Well, I had three hard drives die on me over the weekend. My personal laptop hard drive gave out. My Inspiron hung exactly when I inserted a CD to burn a backup of my files. Still, I managed to get my important files off of it by using it in a USB enclosure, with the last file I wanted getting copied exactly as the drive died. It was a total loss. I could not format or fdisk it. Sigh.


Then a backup drive in the house went out taking all of its data with it. And a desktop hard drive decided to start "clicking," and with the backup hard drive dead, there was no place to back up the data.


Double sigh.


A fun part of testing is playing "what if." What if the user clicks this button? What if power goes out while OneNote is trying to save? What if all three hard drives go out at once? As I was shopping for replacement drives this weekend, the salesman mentioned I might want to get a NAS (network additional storage) server with two drives for mirroring purposes. The cynical testing in me considered that three hard drive failures was the reason I was there, so the sales pitch to use two drives really didn't carry much weight with me.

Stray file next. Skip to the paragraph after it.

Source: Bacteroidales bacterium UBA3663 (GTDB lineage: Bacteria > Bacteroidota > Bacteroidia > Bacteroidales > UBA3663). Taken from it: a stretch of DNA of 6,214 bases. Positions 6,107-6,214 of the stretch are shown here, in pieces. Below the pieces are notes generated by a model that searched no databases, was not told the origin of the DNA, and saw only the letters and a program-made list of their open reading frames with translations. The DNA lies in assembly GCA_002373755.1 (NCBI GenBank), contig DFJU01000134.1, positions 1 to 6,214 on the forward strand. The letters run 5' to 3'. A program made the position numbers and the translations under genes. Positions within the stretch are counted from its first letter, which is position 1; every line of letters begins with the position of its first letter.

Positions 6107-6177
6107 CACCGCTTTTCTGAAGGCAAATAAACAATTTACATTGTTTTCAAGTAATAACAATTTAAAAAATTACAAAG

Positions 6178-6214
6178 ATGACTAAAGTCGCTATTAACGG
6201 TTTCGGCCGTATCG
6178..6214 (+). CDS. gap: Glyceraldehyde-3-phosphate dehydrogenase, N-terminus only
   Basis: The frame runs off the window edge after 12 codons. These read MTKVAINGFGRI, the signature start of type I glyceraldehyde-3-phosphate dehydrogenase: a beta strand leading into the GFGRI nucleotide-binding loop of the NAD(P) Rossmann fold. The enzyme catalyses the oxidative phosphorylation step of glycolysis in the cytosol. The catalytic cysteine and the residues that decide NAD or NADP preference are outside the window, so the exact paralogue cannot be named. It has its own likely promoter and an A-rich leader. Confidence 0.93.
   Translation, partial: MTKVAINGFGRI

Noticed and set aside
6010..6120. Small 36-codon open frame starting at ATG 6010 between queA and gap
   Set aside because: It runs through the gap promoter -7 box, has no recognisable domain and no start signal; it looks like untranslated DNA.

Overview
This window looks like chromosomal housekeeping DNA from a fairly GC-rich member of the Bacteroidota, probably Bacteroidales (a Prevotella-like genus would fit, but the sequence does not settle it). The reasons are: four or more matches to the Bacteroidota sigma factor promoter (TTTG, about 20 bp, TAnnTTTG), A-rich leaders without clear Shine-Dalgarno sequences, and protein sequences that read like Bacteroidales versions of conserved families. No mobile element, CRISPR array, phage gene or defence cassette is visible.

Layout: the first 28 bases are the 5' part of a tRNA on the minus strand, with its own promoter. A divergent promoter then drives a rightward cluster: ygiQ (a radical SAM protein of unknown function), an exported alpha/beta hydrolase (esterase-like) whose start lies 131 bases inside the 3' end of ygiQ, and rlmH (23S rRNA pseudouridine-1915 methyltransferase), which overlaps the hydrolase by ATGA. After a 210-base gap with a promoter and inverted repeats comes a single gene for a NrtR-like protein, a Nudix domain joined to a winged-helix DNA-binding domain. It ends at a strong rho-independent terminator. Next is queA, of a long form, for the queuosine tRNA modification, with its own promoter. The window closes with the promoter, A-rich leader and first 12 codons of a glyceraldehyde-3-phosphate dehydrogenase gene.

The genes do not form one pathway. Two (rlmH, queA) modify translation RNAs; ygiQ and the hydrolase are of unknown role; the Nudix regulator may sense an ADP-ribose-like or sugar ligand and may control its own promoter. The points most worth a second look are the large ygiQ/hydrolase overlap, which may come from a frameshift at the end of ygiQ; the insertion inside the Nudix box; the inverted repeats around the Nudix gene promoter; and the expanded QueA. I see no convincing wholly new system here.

That's a tendency of testers anyway. It's our job to be critical, but to be overly critical (really, what are the odds of both drives failing simultaneously) can interfere with otherwise solid backup plans. I did not get the NAS server for home use. I spent my money on a replacement drive for my laptop instead, and am looking around for other backup options. In the meantime, I will remember this experience when I develop test plans for dealing with hardware failures.


The other cost I had to pay was losing time I had planned to devote to working on more powertoys for OneNote. Daniel Escapa gave me a code base which I'm tweaking for release soon. I can't say what it is right now, but I will give you a hint: I got a T-Mobile Wing last week...